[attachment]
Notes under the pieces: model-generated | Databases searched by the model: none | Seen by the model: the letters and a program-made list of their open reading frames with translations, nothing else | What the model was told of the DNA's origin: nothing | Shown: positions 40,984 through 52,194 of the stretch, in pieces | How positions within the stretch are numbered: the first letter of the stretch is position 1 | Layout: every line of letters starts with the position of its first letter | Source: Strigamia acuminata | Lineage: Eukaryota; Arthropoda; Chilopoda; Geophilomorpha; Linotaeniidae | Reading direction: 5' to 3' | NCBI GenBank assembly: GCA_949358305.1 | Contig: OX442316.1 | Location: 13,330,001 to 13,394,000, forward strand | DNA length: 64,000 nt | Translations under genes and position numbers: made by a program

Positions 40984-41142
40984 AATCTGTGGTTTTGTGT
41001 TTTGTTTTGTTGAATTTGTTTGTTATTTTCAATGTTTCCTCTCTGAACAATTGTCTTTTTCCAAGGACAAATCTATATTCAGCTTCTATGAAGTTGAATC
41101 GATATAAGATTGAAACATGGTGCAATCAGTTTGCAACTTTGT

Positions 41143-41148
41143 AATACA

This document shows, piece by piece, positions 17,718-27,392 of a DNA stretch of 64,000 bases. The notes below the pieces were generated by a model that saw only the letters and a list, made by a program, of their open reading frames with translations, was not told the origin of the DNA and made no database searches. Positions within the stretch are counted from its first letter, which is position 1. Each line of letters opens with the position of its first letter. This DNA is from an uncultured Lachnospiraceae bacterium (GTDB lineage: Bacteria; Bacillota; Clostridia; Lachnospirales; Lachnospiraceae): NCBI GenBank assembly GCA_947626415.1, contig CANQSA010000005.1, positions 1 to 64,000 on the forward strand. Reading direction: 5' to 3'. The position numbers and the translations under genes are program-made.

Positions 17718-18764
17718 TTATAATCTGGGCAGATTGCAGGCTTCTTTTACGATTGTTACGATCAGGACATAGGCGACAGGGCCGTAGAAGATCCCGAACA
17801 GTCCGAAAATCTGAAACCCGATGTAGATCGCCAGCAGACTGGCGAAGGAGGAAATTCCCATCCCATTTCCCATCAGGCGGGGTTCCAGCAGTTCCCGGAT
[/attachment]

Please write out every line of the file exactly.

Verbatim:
Notes under the pieces: model-generated | Databases searched by the model: none | Seen by the model: the letters and a program-made list of their open reading frames with translations, nothing else | What the model was told of the DNA's origin: nothing | Shown: positions 40,984 through 52,194 of the stretch, in pieces | How positions within the stretch are numbered: the first letter of the stretch is position 1 | Layout: every line of letters starts with the position of its first letter | Source: Strigamia acuminata | Lineage: Eukaryota; Arthropoda; Chilopoda; Geophilomorpha; Linotaeniidae | Reading direction: 5' to 3' | NCBI GenBank assembly: GCA_949358305.1 | Contig: OX442316.1 | Location: 13,330,001 to 13,394,000, forward strand | DNA length: 64,000 nt | Translations under genes and position numbers: made by a program

Positions 40984-41142
40984 AATCTGTGGTTTTGTGT
41001 TTTGTTTTGTTGAATTTGTTTGTTATTTTCAATGTTTCCTCTCTGAACAATTGTCTTTTTCCAAGGACAAATCTATATTCAGCTTCTATGAAGTTGAATC
41101 GATATAAGATTGAAACATGGTGCAATCAGTTTGCAACTTTGT

Positions 41143-41148
41143 AATACA

This document shows, piece by piece, positions 17,718-27,392 of a DNA stretch of 64,000 bases. The notes below the pieces were generated by a model that saw only the letters and a list, made by a program, of their open reading frames with translations, was not told the origin of the DNA and made no database searches. Positions within the stretch are counted from its first letter, which is position 1. Each line of letters opens with the position of its first letter. This DNA is from an uncultured Lachnospiraceae bacterium (GTDB lineage: Bacteria; Bacillota; Clostridia; Lachnospirales; Lachnospiraceae): NCBI GenBank assembly GCA_947626415.1, contig CANQSA010000005.1, positions 1 to 64,000 on the forward strand. Reading direction: 5' to 3'. The position numbers and the translations under genes are program-made.

Positions 17718-18764
17718 TTATAATCTGGGCAGATTGCAGGCTTCTTTTACGATTGTTACGATCAGGACATAGGCGACAGGGCCGTAGAAGATCCCGAACA
17801 GTCCGAAAATCTGAAACCCGATGTAGATCGCCAGCAGACTGGCGAAGGAGGAAATTCCCATCCCATTTCCCATCAGGCGGGGTTCCAGCAGTTCCCGGAT